Hotels will need to look at ancillary revenues before making the decision to reopen, according to a webinar hosted by Hospa.
Hoteliers were warned to consider the “overhangs", including deferred taxes, when addressing whether they could afford to reopen.
Michael Grove, managing director EMEA, Hotstats, said: “Ancillary revenues are very important. For luxury hotels, you’re looking at up to 50% of the revenue coming from outside rooms. If you’re only looking at rooms revenue, it’s a whole different type of analysis and around 43% occupancy before break even. But at select service, rooms only is more profitable as their ancillary revenue is loss making.
“You have to be creative if the bar is closed. Room service might be dramatically positively affected if we do it properly. Time and attendance will be important when it comes to making decisions over using a large part of the hotel for a small amount of time or whether you spread meal times out.”
David Bridge, head of Hospa’s Asset Management community, suggested: “We have often talked about revenue per square metre, maybe we should look at revenue per square metre per hour.” He noted that, after the global financial crisis, “it was the occupancy that built, then it gave you the chance to grow the rate, then corporate was back, meetings was back and that gave us the opportunity to make a lot of profit. But that was all because we saw a lot of activity. The important thing is to be out there, segment by segment and build. I can’t imagine I would go somewhere and pay a premium price for a room if I can’t use the bar and restaurant and meet up with others.
“You have to look at every individual property. For a large convention centre there’s little point in reopening, particularly if you get a lot of business overseas. Some of the provincial properties have seen the season commence and places where 80% of your guests are from the the UK, there is an opportunity. There’s going to be a lot of frustrated demand which can be caught in the UK, probably in the provinces rather than London. If you’ve got a lot of local, leisure business then you’re going to pick up more quickly. Then what can you do with restaurants and meeting space with social distancing?”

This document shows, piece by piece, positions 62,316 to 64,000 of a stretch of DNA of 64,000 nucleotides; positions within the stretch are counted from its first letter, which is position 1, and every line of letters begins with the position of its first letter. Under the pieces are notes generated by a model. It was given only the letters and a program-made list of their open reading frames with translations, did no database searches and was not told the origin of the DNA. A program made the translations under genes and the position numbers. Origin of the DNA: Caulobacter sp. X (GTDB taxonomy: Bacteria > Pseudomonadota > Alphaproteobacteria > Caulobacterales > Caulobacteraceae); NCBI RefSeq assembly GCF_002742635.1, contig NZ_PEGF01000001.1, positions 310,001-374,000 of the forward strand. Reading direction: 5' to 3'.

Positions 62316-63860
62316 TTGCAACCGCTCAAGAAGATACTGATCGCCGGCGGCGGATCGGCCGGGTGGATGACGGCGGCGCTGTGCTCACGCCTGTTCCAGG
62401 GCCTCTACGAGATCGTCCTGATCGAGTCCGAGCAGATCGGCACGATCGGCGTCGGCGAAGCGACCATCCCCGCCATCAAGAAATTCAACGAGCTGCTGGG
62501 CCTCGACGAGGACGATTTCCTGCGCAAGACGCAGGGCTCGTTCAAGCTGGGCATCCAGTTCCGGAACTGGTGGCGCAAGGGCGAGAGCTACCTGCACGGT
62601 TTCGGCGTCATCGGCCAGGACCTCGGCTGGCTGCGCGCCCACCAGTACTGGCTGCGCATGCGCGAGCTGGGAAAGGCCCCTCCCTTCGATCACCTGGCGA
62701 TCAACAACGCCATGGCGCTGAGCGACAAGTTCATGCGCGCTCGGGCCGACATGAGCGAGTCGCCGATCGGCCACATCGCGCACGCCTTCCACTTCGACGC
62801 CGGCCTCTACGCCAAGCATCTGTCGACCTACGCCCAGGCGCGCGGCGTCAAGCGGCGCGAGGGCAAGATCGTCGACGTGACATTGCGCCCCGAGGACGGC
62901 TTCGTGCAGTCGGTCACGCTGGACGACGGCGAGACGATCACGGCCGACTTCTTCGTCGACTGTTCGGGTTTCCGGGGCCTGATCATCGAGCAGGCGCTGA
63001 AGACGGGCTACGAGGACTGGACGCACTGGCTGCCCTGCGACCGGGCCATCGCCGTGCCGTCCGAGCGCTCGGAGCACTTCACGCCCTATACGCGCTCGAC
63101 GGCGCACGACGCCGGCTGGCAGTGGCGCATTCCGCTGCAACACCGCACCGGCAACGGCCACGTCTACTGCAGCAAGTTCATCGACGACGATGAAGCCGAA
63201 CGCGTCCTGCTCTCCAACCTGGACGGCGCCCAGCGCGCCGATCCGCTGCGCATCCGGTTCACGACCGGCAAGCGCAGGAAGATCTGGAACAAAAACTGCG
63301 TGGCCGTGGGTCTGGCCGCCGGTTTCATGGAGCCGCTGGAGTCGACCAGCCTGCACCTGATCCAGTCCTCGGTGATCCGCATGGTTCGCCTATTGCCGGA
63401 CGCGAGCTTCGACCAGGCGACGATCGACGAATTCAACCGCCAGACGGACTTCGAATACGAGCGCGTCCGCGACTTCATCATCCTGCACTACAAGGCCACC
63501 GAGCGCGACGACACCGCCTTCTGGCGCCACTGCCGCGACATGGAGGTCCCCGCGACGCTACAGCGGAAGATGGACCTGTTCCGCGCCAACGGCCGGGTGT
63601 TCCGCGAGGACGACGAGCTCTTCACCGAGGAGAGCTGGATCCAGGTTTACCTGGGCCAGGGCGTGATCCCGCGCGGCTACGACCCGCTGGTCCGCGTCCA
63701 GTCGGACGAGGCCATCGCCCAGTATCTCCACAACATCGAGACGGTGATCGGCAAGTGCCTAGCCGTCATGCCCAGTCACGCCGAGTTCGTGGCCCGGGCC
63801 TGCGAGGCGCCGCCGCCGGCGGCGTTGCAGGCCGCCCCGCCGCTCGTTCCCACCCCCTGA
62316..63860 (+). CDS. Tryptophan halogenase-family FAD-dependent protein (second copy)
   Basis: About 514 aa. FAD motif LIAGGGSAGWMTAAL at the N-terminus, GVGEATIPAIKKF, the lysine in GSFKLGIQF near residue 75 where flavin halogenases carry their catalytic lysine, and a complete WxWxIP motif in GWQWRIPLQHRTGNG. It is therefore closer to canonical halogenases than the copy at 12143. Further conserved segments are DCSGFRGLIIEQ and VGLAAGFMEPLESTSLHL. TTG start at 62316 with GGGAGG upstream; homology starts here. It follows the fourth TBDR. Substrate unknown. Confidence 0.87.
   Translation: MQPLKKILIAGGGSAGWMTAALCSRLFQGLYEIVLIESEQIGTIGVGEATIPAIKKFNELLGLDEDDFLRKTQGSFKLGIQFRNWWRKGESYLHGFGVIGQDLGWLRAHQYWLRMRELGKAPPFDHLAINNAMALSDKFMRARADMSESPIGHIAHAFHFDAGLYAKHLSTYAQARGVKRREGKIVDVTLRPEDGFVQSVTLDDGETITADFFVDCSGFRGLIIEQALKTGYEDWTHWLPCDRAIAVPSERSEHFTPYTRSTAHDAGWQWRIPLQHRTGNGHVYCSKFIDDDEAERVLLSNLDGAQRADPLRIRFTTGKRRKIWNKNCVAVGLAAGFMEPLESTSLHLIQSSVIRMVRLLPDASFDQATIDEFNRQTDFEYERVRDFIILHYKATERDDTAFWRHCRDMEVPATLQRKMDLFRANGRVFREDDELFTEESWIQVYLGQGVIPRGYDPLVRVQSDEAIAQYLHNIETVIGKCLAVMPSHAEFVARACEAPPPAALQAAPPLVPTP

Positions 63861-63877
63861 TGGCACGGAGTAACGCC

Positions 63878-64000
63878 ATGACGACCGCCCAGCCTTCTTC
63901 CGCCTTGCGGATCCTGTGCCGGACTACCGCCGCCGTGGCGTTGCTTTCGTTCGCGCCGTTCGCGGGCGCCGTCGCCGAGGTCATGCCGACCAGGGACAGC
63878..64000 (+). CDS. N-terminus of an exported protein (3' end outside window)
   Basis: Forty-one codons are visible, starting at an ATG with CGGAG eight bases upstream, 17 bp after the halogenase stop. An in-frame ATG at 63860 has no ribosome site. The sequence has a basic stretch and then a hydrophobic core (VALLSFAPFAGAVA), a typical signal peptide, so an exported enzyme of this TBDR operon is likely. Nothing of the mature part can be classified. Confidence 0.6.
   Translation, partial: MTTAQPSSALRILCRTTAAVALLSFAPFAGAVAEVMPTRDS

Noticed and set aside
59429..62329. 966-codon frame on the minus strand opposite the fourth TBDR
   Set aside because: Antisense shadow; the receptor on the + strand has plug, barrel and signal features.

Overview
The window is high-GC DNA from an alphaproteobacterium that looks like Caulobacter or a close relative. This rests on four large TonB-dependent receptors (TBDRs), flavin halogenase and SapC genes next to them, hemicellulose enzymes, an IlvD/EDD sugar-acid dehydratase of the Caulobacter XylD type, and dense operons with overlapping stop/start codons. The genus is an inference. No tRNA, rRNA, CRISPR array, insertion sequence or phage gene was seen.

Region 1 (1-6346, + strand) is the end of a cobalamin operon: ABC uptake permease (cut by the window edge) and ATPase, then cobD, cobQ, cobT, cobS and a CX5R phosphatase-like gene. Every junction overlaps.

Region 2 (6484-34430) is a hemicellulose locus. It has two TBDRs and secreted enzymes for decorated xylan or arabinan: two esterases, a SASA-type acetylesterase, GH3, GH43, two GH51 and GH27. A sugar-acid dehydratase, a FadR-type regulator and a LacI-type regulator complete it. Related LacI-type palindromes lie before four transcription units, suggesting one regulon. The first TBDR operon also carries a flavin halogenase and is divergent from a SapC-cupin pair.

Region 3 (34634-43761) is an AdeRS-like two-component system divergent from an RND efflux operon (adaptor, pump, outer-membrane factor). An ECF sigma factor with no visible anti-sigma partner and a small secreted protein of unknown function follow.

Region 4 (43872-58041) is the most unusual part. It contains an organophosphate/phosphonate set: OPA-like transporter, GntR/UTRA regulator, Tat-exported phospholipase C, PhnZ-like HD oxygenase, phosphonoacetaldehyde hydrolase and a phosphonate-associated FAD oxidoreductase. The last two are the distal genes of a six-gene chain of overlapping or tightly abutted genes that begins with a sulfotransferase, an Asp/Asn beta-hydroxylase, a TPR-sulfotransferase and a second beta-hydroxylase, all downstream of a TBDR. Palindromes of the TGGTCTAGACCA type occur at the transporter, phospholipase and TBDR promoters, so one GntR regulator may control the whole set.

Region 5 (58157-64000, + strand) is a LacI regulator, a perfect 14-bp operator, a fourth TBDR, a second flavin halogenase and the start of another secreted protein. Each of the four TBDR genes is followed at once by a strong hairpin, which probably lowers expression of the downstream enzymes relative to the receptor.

Michael Heyward, managing director, Heyward Hospitality, said: “Most of us would expect at the very least room service. Then you need to find profitable revenue streams. Quite a lot of hotels have enormous restaurant spaces which are used for breakfasts - the space is not used for the rest of the time and this gives you a chance for the rest of the week.”
Grove was confident that “pent-up demand is there and people will want to get back to normal quite quickly, particularly in the leisure segment. Everyone has been conserving their cash, but managing it going forward is going to be a challenge, particularly with the loss of the meetings business”. However, he cautioned: “There’s an overhang on the balance sheet such as tax which has been deferred. It’s not just about the balance sheet.”
With agreement that the leisure segment would be the first to return, Grove added: “Deposits for meetings are the source of cash for many businesses, they have to think about managing that. There’s been a lot of talk about which segments will return the quickest, if your operations were focused on guests who were at risk then you may need to think closely about reopening.”
Addressing hopes for a speedy recovery, Grove said: “What history shows us is that trevpar returns from four years after the GFC, but profit is twice that. London recovered in some asset classes in 18 months - there are a lot of variables. This is recovery to pre-crisis levels, what we want to do it get back to profit. As much as looking at previous events is important, the current situation is out of scale with everything else. Looking at history is not totally useless, but it’s not a great reference point.”
Insight: Here’s a number for you: according to Grove, the sector saw a £4bn drop off in revenue over two months in March and April. Ye gads.
So now how to get it back? Trust, confidence, trust, safety, trust. But as the panel noted, the sector is ever more split between differing segments than ever before. So it’s not just a matter of reopening your luxury hotel, it’s is your luxury hotel reliant on spa business, is your luxury hotel accessible by car, are your guests retirees who are more vulnerable to the virus?
As Bridge said: “You have to empower the people on property, because all of this is local.” This is a leap for the hotel sector, which, particularly with the global brands, is not used to empowering staff to make decisions. But it is those on the ground who have the knowledge, and who know the guests - and will provide the reassurance - who are key to a successful reopening.
This is a lot. It’s easy to imagine the stakeholders sitting in shock, unable to choose whether to leap left or right. But Bridge urged bravery, commenting: “By being open, you have visibility, maybe that loss is a marketing loss.” Time to leap?